You want to live longer? Get a dog.

That's the finding from a new Swedish study published on Friday in the journal Scientific Reports which states that dog ownership is associated with a reduced risk for cardiovascular disease and death, reports

The results were most robust in single people: For these individuals, dog ownership was linked to a 33 per cent reduced risk of mortality from any cause (it was 11 per cent for multiple-person households), compared to non-owners.

Heart attack-related death was reduced by 36 per cent for single people, compared with 15 per cent for non-single.


The odds of having a heart attack at all were 11 per cent lower in single dog owners.

"A very interesting finding in our study was that dog ownership was especially prominent as a protective factor in persons living alone," said study author Tove Fall, "which is a group reported previously to be at higher risk of cardiovascular disease and death than those living in a multi-person household. Perhaps a dog may stand in as an important family member in the single households."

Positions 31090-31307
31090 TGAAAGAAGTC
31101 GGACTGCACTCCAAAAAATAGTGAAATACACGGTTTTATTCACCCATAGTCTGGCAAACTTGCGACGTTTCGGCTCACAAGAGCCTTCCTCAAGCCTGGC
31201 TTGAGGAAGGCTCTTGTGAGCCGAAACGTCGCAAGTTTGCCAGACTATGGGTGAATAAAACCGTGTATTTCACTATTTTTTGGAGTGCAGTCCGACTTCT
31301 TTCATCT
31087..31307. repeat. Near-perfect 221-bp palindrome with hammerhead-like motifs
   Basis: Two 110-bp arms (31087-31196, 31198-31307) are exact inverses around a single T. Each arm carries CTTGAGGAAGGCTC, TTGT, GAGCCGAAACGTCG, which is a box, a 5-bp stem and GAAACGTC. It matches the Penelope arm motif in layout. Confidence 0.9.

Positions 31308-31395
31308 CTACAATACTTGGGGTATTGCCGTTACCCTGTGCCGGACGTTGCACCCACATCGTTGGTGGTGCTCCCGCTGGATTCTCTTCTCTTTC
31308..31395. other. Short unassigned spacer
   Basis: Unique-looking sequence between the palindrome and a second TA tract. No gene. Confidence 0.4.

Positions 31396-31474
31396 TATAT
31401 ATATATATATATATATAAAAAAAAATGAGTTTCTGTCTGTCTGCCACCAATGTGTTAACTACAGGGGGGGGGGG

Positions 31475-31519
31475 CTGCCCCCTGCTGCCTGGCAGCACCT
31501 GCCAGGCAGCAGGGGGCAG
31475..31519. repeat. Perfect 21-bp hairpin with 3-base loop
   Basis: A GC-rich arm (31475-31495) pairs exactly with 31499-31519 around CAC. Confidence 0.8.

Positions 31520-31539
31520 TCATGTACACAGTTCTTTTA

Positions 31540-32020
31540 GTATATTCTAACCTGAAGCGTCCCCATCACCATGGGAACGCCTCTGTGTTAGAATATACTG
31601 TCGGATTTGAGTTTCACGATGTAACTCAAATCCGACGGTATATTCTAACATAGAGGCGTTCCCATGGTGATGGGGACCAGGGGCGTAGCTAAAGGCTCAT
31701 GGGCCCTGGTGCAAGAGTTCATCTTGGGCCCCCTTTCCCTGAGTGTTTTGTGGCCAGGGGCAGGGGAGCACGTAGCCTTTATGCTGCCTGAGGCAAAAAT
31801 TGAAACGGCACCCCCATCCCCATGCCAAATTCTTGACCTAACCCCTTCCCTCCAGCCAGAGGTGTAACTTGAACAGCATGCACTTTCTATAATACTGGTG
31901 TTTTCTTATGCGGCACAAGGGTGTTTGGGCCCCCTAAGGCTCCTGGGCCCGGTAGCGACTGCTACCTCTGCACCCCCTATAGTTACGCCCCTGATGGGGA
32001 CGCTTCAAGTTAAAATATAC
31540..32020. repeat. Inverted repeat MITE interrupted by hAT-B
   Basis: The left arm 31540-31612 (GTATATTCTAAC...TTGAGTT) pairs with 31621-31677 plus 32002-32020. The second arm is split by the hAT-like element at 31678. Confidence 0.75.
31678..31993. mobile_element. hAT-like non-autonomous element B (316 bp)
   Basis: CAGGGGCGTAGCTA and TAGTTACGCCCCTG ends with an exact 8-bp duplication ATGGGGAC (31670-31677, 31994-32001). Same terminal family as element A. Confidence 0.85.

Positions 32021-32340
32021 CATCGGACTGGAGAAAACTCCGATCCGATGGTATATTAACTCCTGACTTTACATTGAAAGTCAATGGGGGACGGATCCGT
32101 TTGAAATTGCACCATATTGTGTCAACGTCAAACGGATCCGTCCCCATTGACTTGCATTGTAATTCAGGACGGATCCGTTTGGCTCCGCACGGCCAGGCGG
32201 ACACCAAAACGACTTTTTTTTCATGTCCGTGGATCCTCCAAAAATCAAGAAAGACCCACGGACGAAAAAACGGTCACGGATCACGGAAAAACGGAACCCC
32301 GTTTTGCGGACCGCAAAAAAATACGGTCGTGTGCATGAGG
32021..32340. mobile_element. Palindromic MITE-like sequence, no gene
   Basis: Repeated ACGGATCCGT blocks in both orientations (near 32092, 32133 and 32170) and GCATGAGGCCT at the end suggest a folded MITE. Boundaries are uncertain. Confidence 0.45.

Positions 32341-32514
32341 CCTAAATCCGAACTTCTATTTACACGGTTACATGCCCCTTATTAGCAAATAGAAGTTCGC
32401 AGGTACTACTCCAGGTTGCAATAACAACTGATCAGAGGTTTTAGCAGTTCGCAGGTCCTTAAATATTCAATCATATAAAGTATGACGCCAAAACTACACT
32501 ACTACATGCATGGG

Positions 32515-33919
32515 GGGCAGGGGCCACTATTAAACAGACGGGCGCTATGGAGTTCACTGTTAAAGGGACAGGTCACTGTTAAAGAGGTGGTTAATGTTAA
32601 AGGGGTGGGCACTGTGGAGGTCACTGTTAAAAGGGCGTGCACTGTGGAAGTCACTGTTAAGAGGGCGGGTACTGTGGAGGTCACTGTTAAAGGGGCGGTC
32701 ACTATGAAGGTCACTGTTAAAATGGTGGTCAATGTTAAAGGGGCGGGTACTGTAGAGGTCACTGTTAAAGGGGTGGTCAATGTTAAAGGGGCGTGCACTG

People who live alone have been shown previously to be at a higher risk of cardiovascular death.

The study looked at over 3.4 million Swedish individuals between the ages of 40 and 80.

Some of the benefits may be due to the increased exercise and social interaction a person gets from walking a dog.

"We know that dog owners in general have a higher level of physical activity, which could be one explanation to the observed results. Other explanations include an increased wellbeing and social contacts," Ms Fall said.

People who live with dog also get some extra exposure to microbes.

Previous studies have found reduced risk of certain health issues, like asthma and allergies, in kids who grow up with a dog.

Owners of hunting breeds, including terriers, retrievers, and scent hounds, were most protected from cardiovascular disease and death.